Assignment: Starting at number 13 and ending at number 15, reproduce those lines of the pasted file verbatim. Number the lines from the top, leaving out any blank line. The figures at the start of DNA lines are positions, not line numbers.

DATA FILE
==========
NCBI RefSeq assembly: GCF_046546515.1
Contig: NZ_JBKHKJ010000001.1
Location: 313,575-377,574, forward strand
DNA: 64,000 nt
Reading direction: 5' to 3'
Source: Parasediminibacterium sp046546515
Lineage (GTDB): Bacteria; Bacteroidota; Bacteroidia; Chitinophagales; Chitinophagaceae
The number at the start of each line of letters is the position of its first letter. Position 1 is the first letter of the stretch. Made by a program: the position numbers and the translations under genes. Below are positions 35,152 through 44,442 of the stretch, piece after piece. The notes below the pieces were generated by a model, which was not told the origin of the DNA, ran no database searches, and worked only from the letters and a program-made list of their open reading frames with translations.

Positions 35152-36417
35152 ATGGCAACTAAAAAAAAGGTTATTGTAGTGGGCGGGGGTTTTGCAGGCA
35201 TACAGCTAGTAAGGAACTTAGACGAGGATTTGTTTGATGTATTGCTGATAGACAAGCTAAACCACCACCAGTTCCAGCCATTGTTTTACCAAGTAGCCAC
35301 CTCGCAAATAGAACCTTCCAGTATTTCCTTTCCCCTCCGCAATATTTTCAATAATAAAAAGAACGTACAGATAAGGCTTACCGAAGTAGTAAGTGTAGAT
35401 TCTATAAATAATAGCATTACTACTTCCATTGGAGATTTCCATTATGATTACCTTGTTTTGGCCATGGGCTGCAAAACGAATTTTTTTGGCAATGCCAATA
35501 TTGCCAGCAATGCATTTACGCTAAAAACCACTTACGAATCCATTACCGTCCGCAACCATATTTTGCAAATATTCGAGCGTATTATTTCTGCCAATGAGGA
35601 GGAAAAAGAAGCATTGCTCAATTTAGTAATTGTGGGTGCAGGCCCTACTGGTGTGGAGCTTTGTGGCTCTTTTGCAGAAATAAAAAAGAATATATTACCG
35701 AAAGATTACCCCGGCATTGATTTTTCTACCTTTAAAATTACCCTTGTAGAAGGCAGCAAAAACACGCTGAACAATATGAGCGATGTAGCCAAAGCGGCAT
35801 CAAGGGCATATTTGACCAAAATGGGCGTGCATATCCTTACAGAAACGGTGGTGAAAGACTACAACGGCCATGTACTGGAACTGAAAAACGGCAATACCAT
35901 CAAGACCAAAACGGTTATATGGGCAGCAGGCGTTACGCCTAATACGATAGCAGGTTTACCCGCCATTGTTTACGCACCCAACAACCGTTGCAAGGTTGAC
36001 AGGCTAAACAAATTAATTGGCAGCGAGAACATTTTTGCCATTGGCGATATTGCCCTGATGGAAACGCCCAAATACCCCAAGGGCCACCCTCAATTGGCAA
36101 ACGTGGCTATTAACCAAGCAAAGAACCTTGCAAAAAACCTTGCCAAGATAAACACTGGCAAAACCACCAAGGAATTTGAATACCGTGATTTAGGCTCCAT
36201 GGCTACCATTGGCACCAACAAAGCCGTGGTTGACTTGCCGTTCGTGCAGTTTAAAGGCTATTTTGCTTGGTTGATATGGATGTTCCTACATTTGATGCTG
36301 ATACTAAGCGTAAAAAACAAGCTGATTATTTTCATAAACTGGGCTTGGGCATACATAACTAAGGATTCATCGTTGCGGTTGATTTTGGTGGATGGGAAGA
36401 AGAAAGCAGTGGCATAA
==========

35401 TCTATAAATAATAGCATTACTACTTCCATTGGAGATTTCCATTATGATTACCTTGTTTTGGCCATGGGCTGCAAAACGAATTTTTTTGGCAATGCCAATA
35501 TTGCCAGCAATGCATTTACGCTAAAAACCACTTACGAATCCATTACCGTCCGCAACCATATTTTGCAAATATTCGAGCGTATTATTTCTGCCAATGAGGA
35601 GGAAAAAGAAGCATTGCTCAATTTAGTAATTGTGGGTGCAGGCCCTACTGGTGTGGAGCTTTGTGGCTCTTTTGCAGAAATAAAAAAGAATATATTACCG